Feeds

Bezos begs forgiveness for Amazon's Big Brother moment

Chat Room 101

The essential guide to IT transformation

Jeff Bezos, boss of Amazon, has apologised for the stupid way his company went about deleting customer copies of George Orwell's 1984.

He used a forum post for his firm's digital book device. Bezos said:

This is an apology for the way we previously handled illegally sold copies of 1984 and other novels on Kindle. Our "solution" to the problem was stupid, thoughtless, and painfully out of line with our principles. It is wholly self-inflicted, and we deserve the criticism we've received. We will use the scar tissue from this painful mistake to help make better decisions going forward, ones that match our mission.

With deep apology to our customers,

Amazon acted after it was told by the copyright holder that unauthorised copies of two Orwell classics, Animal Farm and 1984, were included on its catalogue of books available for the Kindle device. The company removed the titles from its catalogue but also decided to delete them from every individual machine which had downloaded them. Customers were also refunded for their purchases.

Readers were not impressed with the way this was carried out - Amazon emailed customers to tell them they were being refunded, but by then many people were already wondering who had been snooping through their virtual bookshelves and removing books.

Obviously the irony of this Big Brother behaviour in pursuit of readers of 1984 was not missed by anyone.

Kindle users were unimpressed that a book they bought in good faith was taken from them.

The heavy-handed action underlined how limited customer rights over 'their' content is - Kindle's T&Cs make clear that digital content is licensed to the user, not owned by them. They state: "Digital Content will be deemed licensed to you by Amazon under this Agreement unless otherwise expressly provided by Amazon." ®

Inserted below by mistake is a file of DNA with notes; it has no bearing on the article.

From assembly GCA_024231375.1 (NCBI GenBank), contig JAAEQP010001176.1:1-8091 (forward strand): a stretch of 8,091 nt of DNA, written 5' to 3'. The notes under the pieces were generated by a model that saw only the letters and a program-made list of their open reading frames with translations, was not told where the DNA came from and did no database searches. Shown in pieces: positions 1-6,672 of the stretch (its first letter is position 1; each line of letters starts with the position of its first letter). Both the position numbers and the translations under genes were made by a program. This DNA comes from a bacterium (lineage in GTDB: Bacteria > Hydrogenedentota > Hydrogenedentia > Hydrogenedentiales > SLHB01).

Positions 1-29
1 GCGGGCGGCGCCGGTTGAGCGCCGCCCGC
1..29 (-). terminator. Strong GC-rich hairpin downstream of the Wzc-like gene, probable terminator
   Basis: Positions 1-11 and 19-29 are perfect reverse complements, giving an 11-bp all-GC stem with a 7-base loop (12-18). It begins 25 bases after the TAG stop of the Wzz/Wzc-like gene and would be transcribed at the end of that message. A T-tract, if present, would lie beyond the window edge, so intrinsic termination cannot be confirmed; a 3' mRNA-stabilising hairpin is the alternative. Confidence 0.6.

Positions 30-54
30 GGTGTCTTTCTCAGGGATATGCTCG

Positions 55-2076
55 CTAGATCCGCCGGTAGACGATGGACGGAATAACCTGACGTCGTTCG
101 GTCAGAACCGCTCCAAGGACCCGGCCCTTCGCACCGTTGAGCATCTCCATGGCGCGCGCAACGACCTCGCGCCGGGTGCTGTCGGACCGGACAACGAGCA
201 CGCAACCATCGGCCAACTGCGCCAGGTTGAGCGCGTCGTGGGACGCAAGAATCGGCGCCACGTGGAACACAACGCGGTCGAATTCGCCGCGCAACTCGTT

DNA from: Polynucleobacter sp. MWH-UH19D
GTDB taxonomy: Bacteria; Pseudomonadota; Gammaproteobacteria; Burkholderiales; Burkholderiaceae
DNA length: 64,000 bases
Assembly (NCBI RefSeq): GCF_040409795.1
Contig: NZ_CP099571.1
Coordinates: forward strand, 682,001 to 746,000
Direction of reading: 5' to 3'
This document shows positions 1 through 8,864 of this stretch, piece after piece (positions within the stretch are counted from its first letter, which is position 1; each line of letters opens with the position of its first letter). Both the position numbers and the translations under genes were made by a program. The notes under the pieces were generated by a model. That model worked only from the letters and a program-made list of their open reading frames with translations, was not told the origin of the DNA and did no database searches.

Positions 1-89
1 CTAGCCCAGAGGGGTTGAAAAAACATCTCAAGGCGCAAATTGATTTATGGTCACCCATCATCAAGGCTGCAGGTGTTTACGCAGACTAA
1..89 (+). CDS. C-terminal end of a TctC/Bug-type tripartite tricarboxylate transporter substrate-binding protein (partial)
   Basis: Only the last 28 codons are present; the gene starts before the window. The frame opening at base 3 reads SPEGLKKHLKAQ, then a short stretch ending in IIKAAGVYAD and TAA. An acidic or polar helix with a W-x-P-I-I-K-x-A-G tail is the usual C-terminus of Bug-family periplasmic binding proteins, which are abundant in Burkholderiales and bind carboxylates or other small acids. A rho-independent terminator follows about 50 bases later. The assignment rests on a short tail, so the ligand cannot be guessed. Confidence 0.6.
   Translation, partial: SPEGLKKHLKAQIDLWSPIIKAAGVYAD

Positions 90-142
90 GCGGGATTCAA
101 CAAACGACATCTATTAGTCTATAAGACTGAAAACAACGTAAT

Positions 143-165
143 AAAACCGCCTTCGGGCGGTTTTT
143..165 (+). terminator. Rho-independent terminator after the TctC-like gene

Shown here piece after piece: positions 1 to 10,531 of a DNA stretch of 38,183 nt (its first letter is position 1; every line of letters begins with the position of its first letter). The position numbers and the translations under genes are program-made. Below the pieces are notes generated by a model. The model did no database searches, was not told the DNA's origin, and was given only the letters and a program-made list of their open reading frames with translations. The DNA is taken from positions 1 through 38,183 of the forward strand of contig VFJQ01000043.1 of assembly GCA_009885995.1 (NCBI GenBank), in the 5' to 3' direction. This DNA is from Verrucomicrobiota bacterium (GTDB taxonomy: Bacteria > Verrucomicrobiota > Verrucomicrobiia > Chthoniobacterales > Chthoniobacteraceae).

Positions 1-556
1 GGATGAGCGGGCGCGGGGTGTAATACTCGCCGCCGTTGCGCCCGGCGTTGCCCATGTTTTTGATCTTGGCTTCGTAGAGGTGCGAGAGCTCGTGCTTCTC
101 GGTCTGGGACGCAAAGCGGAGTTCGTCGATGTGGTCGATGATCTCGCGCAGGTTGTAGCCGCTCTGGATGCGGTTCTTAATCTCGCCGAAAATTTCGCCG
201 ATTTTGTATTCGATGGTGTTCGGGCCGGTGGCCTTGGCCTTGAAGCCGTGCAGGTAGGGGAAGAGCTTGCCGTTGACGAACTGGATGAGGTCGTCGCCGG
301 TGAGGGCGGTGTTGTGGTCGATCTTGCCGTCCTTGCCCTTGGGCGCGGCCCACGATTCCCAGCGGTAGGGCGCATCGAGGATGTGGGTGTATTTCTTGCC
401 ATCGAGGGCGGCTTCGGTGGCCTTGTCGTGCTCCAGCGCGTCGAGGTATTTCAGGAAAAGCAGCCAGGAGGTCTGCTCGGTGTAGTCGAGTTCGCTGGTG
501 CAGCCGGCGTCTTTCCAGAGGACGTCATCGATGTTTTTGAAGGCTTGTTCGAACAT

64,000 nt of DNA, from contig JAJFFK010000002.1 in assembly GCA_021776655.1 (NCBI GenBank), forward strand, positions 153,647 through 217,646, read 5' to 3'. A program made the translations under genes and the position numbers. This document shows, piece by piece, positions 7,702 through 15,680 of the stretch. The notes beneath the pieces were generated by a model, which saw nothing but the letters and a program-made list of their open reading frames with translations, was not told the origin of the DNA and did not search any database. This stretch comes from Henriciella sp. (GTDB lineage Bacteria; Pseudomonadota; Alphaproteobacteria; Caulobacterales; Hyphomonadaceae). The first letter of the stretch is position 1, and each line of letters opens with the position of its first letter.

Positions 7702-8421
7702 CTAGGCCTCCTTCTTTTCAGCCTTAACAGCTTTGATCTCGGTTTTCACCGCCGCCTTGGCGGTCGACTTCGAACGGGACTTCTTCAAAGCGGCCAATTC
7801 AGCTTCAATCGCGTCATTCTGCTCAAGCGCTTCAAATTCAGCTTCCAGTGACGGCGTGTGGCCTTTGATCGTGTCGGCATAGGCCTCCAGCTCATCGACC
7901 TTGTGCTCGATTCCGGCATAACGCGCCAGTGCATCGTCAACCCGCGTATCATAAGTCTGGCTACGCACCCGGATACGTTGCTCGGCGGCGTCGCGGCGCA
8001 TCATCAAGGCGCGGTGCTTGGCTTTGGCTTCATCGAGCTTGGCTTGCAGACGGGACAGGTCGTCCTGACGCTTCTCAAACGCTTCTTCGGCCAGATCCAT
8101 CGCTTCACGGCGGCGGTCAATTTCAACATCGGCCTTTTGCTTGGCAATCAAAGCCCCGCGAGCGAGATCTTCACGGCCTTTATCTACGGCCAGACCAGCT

The essential guide to IT transformation

More from The Register

next story
6 Obvious Reasons Why Facebook Will Ban This Article (Thank God)
Clampdown on clickbait ... and El Reg is OK with this
No, thank you. I will not code for the Caliphate
Some assignments, even the Bongster decline must
Barnes & Noble: Swallow a Samsung Nook tablet, please ... pretty please
Novelslab finally on sale with ($199 - $20) price tag
Banking apps: Handy, can grab all your money... and RIDDLED with coding flaws
Yep, that one place you'd hoped you wouldn't find 'em
Video of US journalist 'beheading' pulled from social media
Yanked footage featured British-accented attacker and US journo James Foley
Primetime precrime? Minority Report TV series 'being developed'
I have to know. I have to find out what happened to my life
Netflix swallows yet another bitter pill, inks peering deal with TWC
Net neutrality crusader once again pays up for priority access
Judge nixes HP deal for director amnesty after $8.8bn Autonomy snafu
Lawyers will have to earn their keep the hard way, says court
prev story

Whitepapers

Best practices for enterprise data
Discussing how technology providers have innovated in order to solve new challenges, creating a new framework for enterprise data.
Implementing global e-invoicing with guaranteed legal certainty
Explaining the role local tax compliance plays in successful supply chain management and e-business and how leading global brands are addressing this.
Advanced data protection for your virtualized environments
Find a natural fit for optimizing protection for the often resource-constrained data protection process found in virtual environments.
How modern custom applications can spur business growth
Learn how to create, deploy and manage custom applications without consuming or expanding the need for scarce, expensive IT resources.
High Performance for All
While HPC is not new, it has traditionally been seen as a specialist area – is it now geared up to meet more mainstream requirements?